GSA Annual Meeting in Denver, Colorado, USA - 2016

Paper No. 295-15
Presentation Time: 5:00 PM


ACOSTA, Katherine Nicole, National Park Service, Mount Rainier National Park, 55210 238 Avenue East, Ashford, WA 98304,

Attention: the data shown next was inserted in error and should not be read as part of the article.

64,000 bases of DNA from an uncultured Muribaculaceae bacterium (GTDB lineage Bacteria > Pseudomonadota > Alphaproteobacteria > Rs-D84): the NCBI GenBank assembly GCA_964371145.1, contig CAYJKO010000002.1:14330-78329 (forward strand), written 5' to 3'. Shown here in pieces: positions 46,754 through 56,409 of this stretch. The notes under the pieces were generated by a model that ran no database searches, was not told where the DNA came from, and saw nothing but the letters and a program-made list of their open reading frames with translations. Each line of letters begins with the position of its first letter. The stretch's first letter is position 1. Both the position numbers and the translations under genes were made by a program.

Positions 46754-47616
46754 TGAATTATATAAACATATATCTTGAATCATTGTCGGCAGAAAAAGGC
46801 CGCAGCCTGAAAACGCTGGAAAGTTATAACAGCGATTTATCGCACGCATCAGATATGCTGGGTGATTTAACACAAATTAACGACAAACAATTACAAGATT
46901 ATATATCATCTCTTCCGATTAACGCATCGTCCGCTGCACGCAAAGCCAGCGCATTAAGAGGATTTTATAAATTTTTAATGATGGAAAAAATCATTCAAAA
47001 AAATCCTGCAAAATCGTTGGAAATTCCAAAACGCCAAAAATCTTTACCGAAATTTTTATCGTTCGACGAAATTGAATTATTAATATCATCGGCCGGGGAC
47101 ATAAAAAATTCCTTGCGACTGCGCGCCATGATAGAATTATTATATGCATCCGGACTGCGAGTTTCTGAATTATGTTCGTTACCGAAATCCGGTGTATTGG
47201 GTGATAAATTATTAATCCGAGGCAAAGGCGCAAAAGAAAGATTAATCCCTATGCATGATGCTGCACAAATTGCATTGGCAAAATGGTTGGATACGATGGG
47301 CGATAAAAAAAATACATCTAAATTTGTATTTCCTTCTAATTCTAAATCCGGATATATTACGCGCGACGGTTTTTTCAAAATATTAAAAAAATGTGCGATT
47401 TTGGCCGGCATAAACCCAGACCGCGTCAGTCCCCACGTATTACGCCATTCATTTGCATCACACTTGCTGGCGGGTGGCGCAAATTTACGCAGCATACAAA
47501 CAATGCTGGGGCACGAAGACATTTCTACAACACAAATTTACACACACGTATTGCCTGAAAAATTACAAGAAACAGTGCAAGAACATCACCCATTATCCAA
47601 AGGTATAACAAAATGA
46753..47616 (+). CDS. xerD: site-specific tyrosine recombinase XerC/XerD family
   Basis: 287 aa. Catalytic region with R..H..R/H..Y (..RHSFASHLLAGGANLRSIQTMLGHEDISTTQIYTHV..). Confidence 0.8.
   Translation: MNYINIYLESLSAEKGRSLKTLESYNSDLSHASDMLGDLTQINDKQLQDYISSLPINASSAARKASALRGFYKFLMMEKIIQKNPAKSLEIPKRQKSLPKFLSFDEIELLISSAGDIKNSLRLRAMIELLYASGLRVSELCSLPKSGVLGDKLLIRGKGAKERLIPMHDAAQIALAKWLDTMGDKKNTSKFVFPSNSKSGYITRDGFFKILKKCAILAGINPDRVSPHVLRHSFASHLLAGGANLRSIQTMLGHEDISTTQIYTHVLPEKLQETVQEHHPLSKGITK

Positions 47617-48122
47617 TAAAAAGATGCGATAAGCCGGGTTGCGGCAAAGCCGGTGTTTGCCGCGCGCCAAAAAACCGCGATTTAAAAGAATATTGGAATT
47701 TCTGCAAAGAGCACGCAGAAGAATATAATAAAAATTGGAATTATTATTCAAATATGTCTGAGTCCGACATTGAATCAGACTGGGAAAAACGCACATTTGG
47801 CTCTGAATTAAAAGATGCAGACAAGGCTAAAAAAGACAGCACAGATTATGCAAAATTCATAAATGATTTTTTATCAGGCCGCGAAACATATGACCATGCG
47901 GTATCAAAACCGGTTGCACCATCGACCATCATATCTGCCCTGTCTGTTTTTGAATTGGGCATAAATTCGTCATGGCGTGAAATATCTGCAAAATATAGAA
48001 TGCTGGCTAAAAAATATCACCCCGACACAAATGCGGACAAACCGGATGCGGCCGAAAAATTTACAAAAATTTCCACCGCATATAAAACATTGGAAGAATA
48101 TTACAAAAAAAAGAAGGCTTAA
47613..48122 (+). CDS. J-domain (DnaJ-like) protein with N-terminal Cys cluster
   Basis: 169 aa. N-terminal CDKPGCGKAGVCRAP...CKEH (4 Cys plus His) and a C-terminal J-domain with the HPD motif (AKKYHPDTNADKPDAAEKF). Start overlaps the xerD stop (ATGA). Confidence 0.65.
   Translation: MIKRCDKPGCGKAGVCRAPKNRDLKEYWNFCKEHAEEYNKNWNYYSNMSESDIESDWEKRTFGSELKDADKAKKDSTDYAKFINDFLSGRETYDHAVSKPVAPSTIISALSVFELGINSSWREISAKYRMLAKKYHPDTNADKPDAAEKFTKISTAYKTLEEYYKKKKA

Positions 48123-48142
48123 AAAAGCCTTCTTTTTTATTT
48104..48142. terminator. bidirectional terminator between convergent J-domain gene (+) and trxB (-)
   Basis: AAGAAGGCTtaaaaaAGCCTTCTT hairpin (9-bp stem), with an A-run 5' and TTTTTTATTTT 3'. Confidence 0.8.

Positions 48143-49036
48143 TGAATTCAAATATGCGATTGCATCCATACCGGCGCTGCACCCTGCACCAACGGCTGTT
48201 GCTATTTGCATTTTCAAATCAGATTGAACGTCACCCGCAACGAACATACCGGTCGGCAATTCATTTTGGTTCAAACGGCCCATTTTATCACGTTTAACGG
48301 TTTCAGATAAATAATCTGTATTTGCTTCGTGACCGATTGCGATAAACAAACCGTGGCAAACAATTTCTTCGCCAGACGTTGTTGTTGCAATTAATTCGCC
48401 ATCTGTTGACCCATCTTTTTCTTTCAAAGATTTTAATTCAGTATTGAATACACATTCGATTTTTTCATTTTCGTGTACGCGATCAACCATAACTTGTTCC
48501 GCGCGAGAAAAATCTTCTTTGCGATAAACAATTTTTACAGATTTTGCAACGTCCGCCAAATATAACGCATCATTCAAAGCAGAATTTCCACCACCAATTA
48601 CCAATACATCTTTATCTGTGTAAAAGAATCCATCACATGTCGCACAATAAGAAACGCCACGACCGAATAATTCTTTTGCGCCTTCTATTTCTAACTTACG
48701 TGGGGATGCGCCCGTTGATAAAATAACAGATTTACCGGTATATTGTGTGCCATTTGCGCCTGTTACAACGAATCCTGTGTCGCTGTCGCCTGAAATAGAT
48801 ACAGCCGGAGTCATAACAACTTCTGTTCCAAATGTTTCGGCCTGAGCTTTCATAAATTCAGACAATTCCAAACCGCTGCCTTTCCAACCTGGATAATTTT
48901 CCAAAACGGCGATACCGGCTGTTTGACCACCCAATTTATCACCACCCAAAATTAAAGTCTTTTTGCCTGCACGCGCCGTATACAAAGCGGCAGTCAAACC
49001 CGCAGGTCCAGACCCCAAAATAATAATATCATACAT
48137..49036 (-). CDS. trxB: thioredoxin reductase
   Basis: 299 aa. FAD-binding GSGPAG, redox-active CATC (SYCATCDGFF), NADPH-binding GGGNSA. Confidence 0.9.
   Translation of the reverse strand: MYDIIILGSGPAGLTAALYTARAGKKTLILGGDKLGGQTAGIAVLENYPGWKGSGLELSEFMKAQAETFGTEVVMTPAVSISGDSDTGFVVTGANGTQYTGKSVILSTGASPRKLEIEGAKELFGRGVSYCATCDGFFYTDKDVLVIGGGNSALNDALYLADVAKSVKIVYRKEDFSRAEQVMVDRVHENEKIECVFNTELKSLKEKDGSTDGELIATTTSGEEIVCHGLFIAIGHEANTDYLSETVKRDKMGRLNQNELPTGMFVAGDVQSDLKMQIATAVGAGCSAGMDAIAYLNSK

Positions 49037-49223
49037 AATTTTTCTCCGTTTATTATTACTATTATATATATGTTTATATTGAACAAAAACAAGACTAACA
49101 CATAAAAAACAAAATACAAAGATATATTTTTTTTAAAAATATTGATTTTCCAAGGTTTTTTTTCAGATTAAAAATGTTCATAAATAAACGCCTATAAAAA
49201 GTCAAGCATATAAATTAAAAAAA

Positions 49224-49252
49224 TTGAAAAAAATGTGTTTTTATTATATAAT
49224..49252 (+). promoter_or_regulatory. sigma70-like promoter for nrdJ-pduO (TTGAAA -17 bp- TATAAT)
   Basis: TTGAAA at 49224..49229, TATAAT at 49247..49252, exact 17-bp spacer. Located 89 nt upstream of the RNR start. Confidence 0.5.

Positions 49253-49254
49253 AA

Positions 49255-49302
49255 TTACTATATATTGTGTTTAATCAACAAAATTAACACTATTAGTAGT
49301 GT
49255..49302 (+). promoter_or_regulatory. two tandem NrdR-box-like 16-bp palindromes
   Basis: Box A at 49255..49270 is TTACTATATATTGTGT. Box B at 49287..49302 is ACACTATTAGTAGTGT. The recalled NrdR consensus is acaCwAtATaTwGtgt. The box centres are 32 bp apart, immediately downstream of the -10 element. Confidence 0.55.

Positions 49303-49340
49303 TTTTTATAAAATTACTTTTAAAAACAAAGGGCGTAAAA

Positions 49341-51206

The affects of climate change can be observed by monitoring certain species that are sensitive to changes in temperature. Environmental scientists often use butterflies as an indicator species for climate change. The life cycles of butterflies are highly dependent upon air temperatures. This, along with their geographic distribution make butterflies an ideal indicator species for climate change. While we do know Mount Rainier is expected to experience warmer summers and earlier snowmelt, this research depicts how Mount Rainier's species of butterflies are reacting to warmer climates. Data collected in 2015 shows snowmelt three weeks earlier than expected. Butterfly and plant phenology surveys of that same year reveal that both butterfly and plant flowering peaked earlier in the summer. While research is ongoing, we aspire to document any butterfly range shifts in responce to the changing climate in subalpine meadows of Mount Rainier.